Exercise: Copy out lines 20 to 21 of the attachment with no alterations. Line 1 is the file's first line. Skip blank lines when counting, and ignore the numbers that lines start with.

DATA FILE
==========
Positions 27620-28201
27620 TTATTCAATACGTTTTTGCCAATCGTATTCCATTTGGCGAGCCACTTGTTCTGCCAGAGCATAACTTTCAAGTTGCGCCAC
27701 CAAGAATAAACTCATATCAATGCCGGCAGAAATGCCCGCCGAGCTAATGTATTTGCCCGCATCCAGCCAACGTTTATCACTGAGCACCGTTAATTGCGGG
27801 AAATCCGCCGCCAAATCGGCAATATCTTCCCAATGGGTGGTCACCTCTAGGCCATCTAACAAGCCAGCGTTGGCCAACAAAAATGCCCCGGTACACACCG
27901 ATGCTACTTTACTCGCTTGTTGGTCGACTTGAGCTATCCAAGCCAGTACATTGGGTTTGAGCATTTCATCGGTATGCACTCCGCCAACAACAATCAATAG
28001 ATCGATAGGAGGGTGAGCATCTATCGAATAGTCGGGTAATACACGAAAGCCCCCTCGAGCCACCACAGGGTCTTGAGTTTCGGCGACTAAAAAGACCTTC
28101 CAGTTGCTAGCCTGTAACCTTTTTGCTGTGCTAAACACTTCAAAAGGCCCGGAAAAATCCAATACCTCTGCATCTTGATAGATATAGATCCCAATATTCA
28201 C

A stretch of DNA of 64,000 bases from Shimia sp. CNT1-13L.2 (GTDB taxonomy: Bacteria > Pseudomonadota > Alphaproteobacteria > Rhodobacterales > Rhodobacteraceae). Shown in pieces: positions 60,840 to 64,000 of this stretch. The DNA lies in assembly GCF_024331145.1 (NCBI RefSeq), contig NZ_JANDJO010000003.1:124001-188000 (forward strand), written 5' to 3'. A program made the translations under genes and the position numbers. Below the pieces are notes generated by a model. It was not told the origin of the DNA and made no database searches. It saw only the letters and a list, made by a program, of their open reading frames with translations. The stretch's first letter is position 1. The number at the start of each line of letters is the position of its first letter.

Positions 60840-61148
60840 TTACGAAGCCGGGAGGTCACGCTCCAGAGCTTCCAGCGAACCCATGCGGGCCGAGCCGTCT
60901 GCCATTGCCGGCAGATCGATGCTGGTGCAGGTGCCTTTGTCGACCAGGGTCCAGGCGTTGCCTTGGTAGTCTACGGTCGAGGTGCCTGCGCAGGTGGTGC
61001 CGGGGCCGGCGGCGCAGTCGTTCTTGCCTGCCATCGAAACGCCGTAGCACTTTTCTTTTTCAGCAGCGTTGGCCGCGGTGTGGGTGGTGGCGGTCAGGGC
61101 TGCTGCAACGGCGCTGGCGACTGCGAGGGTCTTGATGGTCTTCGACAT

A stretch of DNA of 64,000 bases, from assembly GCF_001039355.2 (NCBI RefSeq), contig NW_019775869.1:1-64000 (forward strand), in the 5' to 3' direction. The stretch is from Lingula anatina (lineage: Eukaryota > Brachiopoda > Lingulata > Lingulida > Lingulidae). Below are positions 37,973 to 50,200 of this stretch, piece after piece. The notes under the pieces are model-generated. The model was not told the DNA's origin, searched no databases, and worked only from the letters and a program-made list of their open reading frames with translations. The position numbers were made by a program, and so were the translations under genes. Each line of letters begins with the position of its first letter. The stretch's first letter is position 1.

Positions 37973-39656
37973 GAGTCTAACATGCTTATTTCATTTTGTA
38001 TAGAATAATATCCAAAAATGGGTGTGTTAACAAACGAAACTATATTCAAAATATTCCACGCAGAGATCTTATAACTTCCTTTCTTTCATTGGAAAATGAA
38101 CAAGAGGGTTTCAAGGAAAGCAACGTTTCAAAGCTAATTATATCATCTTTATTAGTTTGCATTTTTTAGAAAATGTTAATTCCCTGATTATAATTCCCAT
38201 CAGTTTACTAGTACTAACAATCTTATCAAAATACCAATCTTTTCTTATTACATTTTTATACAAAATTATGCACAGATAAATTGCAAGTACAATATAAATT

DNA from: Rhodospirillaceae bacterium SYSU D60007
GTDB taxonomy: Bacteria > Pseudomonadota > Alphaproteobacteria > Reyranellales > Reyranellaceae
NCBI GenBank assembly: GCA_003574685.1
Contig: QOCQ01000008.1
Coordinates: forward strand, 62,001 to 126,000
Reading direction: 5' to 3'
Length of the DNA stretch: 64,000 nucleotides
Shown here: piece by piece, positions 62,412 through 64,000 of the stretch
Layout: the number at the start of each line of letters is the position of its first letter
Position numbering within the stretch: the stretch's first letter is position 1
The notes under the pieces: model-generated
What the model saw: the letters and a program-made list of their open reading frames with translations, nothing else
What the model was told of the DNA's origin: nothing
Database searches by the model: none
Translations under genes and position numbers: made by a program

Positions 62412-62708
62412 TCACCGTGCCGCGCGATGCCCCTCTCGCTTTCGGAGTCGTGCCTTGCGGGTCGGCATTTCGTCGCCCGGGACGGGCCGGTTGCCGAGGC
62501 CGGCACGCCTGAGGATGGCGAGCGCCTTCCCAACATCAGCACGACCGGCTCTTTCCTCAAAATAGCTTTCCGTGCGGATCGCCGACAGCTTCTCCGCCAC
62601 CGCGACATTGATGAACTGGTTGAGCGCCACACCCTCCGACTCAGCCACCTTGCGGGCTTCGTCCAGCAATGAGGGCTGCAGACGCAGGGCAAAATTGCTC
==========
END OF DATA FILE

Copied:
38201 CAGTTTACTAGTACTAACAATCTTATCAAAATACCAATCTTTTCTTATTACATTTTTATACAAAATTATGCACAGATAAATTGCAAGTACAATATAAATT

DNA from: Rhodospirillaceae bacterium SYSU D60007